Where Past and Future Collide: Arlington Developer Working to Preserve One of North Texas' Oldest Settlements

For decades, it sat untouched and unwanted. Many said a developer would have to be crazy to try to do something with it.

Yet today, the 2,000 acres of land in North Arlington now home to the Viridian community are teaming with life, with more new houses going up seemingly everyday.

Developer Robert Kembel says he always believed the project would be successful. Instead, what surprised him most was when he learned that he'd be building one of North Texas' newest communities on the site of one of its oldest.

"This is the birthplace of North Texas," said Kembel. "And we didn't know that when we bought the property."

In the summer of 1841 -- several months before John Neely Bryan would found Dallas -- a group of settlers built a fort on the land, which became known as Bird's Fort.

According to an old historic marker on the site, it was built "in an effort to attract settlers to the region and to provide protection from Indian raids."

Although the fort itself was only around for a few years, historians say what makes it significant is that it was one of the first attempts at a settlement in the North Texas region.

Today, all that remains of Fort Bird is the base of a windmill, a small well head, and a trough. But that was enough to spark the interest of Kembel and his team.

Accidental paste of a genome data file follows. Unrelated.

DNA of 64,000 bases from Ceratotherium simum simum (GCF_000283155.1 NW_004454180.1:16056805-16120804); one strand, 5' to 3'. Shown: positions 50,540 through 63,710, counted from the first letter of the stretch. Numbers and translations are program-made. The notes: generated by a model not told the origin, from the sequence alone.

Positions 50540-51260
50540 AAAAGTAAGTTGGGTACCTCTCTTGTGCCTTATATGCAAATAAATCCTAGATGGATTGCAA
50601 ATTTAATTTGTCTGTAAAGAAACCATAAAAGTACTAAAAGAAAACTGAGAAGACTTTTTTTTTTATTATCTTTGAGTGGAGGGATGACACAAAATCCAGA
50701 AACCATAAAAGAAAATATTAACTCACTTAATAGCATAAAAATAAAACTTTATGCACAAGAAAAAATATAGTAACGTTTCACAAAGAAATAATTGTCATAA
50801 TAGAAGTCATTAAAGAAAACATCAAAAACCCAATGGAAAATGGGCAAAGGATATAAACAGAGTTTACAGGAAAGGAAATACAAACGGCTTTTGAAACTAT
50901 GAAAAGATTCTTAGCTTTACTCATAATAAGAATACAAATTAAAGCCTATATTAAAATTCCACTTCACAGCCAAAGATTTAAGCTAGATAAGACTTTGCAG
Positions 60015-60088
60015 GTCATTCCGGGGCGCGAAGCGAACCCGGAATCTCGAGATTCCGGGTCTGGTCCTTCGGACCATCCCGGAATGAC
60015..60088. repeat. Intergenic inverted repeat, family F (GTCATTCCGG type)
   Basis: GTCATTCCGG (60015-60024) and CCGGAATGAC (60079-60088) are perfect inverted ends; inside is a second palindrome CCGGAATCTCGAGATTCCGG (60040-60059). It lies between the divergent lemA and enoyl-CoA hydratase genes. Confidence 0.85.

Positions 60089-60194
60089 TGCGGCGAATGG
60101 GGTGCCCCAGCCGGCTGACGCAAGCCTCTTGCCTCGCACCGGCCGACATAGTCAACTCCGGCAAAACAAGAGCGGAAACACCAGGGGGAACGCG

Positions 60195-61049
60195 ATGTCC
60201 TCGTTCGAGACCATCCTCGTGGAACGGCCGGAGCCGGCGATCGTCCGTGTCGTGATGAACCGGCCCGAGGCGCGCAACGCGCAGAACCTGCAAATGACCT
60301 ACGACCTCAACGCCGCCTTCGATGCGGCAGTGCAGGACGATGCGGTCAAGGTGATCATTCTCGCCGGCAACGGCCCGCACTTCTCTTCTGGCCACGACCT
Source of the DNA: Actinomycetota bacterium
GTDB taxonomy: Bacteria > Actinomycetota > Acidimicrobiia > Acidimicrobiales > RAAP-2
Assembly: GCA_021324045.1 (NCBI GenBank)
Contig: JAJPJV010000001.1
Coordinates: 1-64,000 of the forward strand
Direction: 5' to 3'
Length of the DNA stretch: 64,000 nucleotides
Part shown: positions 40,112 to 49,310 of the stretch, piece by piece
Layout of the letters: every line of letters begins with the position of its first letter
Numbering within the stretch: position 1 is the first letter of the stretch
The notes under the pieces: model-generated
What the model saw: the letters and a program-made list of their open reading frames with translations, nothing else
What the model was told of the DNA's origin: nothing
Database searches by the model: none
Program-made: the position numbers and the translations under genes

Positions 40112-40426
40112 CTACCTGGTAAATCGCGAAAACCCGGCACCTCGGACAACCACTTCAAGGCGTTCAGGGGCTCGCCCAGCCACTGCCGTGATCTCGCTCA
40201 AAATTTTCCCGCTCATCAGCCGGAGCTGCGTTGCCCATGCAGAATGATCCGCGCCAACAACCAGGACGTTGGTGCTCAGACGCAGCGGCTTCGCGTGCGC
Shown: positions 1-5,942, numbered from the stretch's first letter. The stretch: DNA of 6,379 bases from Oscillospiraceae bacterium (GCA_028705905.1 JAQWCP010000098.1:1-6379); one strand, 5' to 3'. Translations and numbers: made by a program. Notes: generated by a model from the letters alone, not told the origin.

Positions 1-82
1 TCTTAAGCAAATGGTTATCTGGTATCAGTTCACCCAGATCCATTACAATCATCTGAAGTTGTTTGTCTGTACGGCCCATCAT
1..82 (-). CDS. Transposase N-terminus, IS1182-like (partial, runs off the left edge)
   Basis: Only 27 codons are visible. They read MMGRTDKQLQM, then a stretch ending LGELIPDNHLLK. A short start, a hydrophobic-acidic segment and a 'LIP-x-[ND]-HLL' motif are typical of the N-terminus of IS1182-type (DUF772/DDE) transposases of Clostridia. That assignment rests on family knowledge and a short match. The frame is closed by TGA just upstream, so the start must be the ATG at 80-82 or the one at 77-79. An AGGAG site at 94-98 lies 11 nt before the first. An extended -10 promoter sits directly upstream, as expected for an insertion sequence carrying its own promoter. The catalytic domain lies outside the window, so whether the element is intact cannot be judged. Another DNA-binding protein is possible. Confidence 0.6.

After doing more research on the land, they came to the conclusion that they didn't want to build any houses on that specific site. Instead, they thought it would be an ideal site for a cultural center, celebrating that history -- and possibly even a recreation of the fort itself.

"I think we all want to be connected to a place and we want to know the history and the past means something to our future," said Kembel. "So to connect state-of-the-art development principles with the history and very beginning of all development in the State of Texas, I think that's really cool."

In order to pay for the project, Kembel says they'll need to develop more of the land around the site -- so it's still several years out. But he's hopeful they can begin work on the cultural center within the next five to seven years.

Contact Us